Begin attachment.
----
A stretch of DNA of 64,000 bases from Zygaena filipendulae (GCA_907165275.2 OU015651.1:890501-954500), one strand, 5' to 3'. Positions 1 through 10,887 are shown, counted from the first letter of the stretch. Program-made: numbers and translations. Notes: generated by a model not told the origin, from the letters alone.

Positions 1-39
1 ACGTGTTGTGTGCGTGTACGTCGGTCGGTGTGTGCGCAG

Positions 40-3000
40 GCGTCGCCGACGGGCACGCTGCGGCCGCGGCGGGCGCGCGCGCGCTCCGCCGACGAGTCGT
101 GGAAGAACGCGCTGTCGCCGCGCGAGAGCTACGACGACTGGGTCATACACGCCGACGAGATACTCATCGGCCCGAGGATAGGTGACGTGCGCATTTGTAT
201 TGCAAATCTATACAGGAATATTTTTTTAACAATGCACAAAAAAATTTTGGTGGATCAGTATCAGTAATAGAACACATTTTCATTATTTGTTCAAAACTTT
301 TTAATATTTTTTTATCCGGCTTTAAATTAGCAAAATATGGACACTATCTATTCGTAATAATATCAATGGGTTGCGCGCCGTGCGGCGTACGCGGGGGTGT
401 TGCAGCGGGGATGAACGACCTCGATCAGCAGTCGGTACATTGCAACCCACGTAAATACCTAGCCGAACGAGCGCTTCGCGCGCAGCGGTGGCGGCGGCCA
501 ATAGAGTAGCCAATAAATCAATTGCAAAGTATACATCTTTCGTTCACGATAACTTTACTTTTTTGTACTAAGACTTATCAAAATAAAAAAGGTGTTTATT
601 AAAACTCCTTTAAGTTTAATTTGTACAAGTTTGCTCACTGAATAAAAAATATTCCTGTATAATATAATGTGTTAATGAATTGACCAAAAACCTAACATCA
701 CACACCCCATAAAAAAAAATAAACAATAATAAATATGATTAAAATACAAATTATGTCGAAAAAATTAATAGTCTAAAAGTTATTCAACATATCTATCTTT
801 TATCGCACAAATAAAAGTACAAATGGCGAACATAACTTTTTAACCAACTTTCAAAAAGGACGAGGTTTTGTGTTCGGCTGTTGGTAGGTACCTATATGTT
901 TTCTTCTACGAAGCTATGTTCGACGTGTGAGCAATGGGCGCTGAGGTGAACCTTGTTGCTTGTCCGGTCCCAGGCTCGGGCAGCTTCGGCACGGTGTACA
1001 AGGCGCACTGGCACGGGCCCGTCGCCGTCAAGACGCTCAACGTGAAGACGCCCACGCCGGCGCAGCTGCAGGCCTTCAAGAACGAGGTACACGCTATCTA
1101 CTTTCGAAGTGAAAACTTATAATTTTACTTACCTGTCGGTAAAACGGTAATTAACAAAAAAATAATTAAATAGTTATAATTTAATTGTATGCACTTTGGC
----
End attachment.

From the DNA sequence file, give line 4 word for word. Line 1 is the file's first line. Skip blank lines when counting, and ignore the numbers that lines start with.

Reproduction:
Positions 40-3000